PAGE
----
Reducing car use by morning commuters

General results of the 1998/2000 survey of those who drive their cars to work / place of study before 10 a.m. on weekdays, or their children to school, in the three New Zealand urban areas: Auckland, Wellington, and Christchurch.

Contextual and Demographic Data Collected in Car Driver Survey

Perceptual Barriers to Using Passenger Transport

Contextual and Demographic Data Collected in Car Driver Survey

In the initial multinomial logit modelling of the combined Auckland and Wellington data for the car driver survey, it became apparent that modelling for the two cities was better done separately due to the significantly varying nature of the population. Christchurch is somewhat unique again, thus we present the database description for the three cities individually. The discussion of the database information is quite detailed because, as may be expected, the characteristics of the respondents in our sample give some indication of how they are likely to respond to the scenarios presented to them in the survey.
We compared the demographic and other contextual data from our database with that of the Land Transport Safety Authority’s 1998/99 Household Travel Survey (HTS) to ascertain the validity of our sample. Aside from some differences in coding in responses, we found our sample to be quite similar in composition to that of the HTS.

In the car driver survey, we collected the following information:

  • Household composition
  • Age (of respondent)
  • Gender
  • Employment status
  • Household and personal income (Christchurch only)
  • Frequency of driving car to work
  • Ownership of vehicle driven
  • Parking at work or place of study
  • Amount paid for parking
  • Use of car during work hours for work-related business
  • Trip-making habits (number of stops before work, number and purpose of trips during day, whether or not they crossed the “cordon” / toll line we had put in place)
  • Where they lived and worked
  • Driving children to school

A detailed database description can be found in the pdf file: Description and attitudes of sample population.

Perceptual Barriers to Using Passenger Transport


In order to understand how we are analysing the perceptual barriers car drivers have to using passenger transport, it is necessary to know something about the structure of the survey.

In the car driver survey, respondents were presented with nine scenarios which had at least one change in either the costs or ease of driving their car to work/ place of study or in the provision or costs of bus / train / ferry services. In some scenarios, there could have been multiple changes to the current driving environment. Where the cost of driving was affected, it was always an increased cost while passenger transport changes were designed to make it cheaper or more convenient to use.

After looking the scenario over, respondents were asked to visualize that the scenario was in place on the day in question (based on the day for which a trip diary was created) and to say how they would have travelled to their work or place of study. When a respondent said that they would not have used their car to travel on that day, we asked them what element of the scenario had caused them to say they would change how they travelled. The first time that a respondent said they would probably continue to drive their car, we asked them why it was unlikely they would use passenger transport if faced with higher car driving costs or the potential for better passenger transport services. We asked respondents to identify all reasons as well as their main reason for not choosing passenger transport. The same process was followed for the remaining 8 scenarios.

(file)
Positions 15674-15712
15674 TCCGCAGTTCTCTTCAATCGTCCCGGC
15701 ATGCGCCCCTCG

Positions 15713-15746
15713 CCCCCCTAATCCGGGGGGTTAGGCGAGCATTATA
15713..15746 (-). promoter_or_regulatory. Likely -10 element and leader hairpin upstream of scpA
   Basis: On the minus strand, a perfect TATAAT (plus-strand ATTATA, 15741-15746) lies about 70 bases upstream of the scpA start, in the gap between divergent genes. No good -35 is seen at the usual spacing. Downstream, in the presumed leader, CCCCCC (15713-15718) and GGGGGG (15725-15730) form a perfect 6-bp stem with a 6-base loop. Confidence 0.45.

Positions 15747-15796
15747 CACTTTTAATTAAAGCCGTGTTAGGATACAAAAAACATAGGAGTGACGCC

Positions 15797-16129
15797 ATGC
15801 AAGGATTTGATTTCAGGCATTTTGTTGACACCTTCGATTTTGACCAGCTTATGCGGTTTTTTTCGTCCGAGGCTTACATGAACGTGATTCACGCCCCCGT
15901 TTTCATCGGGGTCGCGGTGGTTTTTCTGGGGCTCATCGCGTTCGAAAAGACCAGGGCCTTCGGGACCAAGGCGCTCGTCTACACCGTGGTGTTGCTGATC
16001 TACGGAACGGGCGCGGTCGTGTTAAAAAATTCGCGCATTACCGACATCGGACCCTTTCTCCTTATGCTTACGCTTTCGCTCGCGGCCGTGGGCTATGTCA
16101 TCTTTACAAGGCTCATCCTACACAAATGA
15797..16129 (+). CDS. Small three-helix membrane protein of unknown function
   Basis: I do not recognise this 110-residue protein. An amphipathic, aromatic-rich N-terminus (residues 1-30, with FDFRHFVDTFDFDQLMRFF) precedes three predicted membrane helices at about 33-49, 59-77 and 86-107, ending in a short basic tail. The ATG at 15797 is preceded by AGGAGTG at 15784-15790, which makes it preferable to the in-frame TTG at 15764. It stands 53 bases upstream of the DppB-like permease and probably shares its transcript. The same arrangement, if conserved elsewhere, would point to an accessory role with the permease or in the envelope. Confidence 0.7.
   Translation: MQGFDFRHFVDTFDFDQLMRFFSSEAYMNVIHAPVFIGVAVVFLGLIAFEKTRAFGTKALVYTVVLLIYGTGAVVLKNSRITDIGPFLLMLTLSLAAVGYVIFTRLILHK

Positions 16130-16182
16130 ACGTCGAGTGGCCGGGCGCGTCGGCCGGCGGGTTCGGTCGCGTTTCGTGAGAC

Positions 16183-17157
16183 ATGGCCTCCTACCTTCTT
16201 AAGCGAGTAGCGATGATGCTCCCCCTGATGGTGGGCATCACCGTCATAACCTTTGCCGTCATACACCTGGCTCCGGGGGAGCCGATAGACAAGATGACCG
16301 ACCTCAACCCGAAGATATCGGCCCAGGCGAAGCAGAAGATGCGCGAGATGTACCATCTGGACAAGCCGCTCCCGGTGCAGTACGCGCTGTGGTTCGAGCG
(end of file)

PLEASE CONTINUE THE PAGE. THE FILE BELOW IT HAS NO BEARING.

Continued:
Sources of attitudinal information

In addition to the open-ended question about why they were unlikely to use passenger transport even if car driving costs were increased or passenger transport services were improved, we also sought respondents’ replies to several attitudinal statements, namely:

  • I feel it is safe to ride on PT.
  • Even if buses or trains were free, I wouldn’t use them.
  • I feel it is safe to wait at a bus stop/train or ferry station during the day.
  • If someone could organise it, I would be happy to share a ride with other people who work near me.
  • I value the convenience of driving my car – I can do what I want, when I want.
  • I’d use PT more if I could be sure it would arrive at my destination on time.
  • I’d bike to work or study at least once a week if: all traffic on those roads was restricted to 30 km/h. (Christchurch only)
  • I’d bike to work or study at least once a week if: I had a good bike, and there were good cycle lanes off the road all along my route to work / study, and there was a secure place to lock up my bike at work / study. (Christchurch only)

Respondents were asked to rate their responses on a 5-point Likert scale. We found that 77% of all respondents felt safe either waiting for or riding on passenger transport services. Not surprisingly, perhaps, women felt a little less safe, although the gender differences were not large.

There appears to be a “hard core” of drivers (19%) who are unlikely to use passenger transport even it is free to ride. However, over one-half (54%) of the respondents stated that they would be happy to share a ride to and from work if someone could organise it.

People who drive company cars, are self-employed, or use their car during the day for work-related business are much less likely to choose to use passenger transport or to ride-share.

Further results and analysis of the attitudinal statements can be found in the pdf file: Description and attitudes of sample population

Further analysis of perceptual barriers to using passenger transport will be available during 2002.